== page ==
Congressional Debate (formerly known as Student Congress) is a mix of debate elements (topics, legislation, questioning) and speech elements (delivering speeches and role-playing). Students who do Congressional debate write their own legislation, give speeches on their bills and other bills up for debate, and ask/answer questions, all before giving a final vote on the matter at hand.
Chambers size typically ranges between 10-20 students, and knowledge of basic parliamentary procedure goes along with mastering this activity. Typically, legislation packets are released in time for students to prepare for what might be debated and how they can give speeches and ask questions on them.
From the National Speech and Debate Association:
A simulation of the U.S. legislative process in the Senate and the House, students generate a series of bills and resolutions for debate in Congressional Debate. Debaters (also referred to as Senators and Representatives) alternate delivering speeches for and against the topic in a group setting. An elected student serves as a presiding officer to ensure debate flows smoothly. Students are assessed on their research, argumentation, and delivery skills, as well as their knowledge and use of parliamentary procedure.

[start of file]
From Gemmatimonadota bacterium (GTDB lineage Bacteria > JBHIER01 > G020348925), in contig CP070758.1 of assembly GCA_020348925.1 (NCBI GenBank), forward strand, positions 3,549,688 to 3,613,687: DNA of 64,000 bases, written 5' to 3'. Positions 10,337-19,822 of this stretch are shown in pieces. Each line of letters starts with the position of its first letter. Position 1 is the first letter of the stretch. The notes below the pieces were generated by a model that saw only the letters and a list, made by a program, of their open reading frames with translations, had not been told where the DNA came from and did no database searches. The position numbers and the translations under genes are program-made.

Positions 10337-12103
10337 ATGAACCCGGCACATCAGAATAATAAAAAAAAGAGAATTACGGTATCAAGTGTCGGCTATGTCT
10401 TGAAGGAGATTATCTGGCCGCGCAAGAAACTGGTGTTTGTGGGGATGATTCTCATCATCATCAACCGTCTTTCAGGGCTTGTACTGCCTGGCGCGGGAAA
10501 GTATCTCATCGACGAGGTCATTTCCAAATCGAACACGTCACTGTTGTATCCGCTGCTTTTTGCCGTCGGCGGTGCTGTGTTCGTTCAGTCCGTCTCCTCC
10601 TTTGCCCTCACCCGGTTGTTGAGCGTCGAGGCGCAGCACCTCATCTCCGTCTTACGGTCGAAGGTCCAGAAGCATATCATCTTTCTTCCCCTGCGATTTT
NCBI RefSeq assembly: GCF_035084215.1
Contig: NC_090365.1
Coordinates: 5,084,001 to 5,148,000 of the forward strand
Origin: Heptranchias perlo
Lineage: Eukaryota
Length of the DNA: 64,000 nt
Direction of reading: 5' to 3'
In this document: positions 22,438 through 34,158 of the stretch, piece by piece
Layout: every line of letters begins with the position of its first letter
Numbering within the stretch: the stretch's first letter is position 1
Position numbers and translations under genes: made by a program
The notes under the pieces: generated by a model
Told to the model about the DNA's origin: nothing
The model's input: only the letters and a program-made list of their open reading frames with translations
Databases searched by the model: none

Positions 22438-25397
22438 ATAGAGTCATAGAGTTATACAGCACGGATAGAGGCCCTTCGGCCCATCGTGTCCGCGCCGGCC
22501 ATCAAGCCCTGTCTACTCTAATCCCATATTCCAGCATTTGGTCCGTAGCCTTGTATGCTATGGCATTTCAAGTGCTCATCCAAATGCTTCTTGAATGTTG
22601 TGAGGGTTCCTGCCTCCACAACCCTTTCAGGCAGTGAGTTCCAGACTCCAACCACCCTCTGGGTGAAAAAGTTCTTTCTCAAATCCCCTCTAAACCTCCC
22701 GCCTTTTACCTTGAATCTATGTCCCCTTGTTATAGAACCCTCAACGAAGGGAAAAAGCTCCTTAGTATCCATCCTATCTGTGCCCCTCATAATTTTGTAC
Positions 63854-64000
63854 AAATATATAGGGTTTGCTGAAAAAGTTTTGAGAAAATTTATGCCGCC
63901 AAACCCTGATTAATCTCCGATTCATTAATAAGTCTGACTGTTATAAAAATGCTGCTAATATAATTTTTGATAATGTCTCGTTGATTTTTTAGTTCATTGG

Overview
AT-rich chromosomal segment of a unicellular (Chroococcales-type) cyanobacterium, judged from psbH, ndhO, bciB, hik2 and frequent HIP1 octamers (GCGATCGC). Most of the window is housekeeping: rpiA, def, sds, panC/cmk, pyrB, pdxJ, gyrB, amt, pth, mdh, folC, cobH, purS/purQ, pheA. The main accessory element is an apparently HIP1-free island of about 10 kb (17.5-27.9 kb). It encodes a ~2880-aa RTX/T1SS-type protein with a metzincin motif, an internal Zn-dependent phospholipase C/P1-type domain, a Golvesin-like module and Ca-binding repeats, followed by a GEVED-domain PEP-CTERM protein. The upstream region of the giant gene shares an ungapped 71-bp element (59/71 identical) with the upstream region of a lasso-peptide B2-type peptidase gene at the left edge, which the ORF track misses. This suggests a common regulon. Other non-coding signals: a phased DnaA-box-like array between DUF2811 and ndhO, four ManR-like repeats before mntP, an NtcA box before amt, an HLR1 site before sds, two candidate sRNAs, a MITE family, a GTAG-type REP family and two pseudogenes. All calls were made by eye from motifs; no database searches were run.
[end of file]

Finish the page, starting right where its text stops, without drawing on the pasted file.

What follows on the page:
Students who do Congressional Debate are typically interested in learning about issues that are significant to the legislative process within the United States. Students are exposed to a deeper application of Robert’s Rules of Parliamentary Procedure. Students must prepare for debate on numerous topics in any given competition and be able to extend a long-lasting debate with unique and fresh ideas, as well as by refuting previous speakers on a specific topic.
Sample Previous Student-Drafted Legislation:
Interested in Congress?
- Visit https://www.speechanddebate.org/competition-events/
- Check out the NSDA’s What to Expect competition Guide